François Laruelle's lifelong project of "nonphilosophy," or "nonstandard philosophy," thinks past the theoretical limits of Western philosophy to realize new relations between religion, science, politics, and art. In Christo-Fiction Laruelle targets the rigid, self-sustaining arguments of metaphysics, rooted in Judaic and Greek thought, and the radical potential of Christ, whose "crossing" disrupts their circular discourse.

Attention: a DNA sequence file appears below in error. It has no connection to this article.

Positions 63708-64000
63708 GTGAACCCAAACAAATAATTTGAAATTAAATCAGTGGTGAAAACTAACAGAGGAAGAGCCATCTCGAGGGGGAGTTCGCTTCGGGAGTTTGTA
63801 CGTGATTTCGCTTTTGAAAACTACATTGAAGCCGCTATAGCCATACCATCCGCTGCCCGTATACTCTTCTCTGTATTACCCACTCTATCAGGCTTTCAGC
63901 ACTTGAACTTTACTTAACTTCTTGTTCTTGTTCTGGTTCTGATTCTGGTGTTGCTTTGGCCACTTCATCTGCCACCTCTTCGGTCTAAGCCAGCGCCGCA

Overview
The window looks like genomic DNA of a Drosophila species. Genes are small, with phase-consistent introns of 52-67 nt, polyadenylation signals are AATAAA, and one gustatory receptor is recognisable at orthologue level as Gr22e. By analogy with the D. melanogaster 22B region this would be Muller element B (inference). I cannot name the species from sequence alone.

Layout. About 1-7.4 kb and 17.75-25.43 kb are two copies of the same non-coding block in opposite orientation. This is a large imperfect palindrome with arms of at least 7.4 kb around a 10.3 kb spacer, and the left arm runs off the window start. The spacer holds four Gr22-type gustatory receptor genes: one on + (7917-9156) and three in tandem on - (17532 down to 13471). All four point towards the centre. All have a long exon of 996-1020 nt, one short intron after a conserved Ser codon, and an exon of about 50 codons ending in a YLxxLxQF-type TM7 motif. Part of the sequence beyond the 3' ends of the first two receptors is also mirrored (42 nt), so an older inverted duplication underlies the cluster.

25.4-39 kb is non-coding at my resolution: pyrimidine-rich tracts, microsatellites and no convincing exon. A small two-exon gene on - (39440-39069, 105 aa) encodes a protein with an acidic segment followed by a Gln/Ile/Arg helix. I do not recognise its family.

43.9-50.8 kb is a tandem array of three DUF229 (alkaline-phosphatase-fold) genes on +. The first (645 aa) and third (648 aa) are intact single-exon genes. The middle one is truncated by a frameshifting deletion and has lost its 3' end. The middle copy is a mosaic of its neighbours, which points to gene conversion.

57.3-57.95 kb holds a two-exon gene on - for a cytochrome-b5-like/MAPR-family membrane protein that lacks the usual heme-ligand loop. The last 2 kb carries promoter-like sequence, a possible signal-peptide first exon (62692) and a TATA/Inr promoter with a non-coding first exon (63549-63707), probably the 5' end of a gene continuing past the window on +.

Laruelle's Christ is not the authoritative figure conjured by academic theology, the Apostles, or the Catholic Church. He is the embodiment of generic man, founder of a science of humans, and the herald of a gnostic messianism that calls forth an immanent faith. Explicitly inserting quantum science into religion, Laruelle recasts the temporality of the cross, the entombment, and the resurrection, arguing that it is God who is sacrificed on the cross so equals in faith may be born. Positioning itself against orthodox religion and naive atheism alike, Christo-Fiction is a daring, heretical experiment that ties religion to the human experience and the lived world.